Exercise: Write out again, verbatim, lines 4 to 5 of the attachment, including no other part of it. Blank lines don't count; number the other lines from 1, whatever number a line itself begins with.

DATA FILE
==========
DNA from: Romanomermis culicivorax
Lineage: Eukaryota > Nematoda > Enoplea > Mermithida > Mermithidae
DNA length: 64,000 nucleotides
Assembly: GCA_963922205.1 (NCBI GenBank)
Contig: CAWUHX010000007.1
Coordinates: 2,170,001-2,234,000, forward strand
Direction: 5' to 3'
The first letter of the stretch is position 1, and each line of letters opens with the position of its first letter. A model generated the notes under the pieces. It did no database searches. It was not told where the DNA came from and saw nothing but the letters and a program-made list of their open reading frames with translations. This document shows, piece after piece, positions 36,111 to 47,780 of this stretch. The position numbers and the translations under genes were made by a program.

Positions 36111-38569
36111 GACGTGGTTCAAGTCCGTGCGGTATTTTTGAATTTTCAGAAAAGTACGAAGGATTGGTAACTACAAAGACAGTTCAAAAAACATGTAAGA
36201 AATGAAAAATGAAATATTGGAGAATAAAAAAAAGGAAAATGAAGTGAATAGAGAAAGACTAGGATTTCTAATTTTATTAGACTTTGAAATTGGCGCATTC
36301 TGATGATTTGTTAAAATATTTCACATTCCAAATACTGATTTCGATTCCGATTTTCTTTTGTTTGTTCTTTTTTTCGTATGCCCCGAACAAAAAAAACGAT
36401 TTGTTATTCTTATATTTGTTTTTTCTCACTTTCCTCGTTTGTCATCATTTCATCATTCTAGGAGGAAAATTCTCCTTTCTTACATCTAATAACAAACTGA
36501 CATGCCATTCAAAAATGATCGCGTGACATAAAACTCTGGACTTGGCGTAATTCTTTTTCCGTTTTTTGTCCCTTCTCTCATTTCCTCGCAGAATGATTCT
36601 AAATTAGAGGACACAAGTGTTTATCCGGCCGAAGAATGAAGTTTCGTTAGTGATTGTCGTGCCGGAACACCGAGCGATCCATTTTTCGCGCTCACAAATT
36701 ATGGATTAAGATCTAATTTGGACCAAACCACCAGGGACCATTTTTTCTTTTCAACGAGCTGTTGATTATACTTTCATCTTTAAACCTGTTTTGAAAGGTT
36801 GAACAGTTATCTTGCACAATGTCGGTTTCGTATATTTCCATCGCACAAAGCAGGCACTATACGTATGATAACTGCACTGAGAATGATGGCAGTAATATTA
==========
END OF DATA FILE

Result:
Assembly: GCA_963922205.1 (NCBI GenBank)
Contig: CAWUHX010000007.1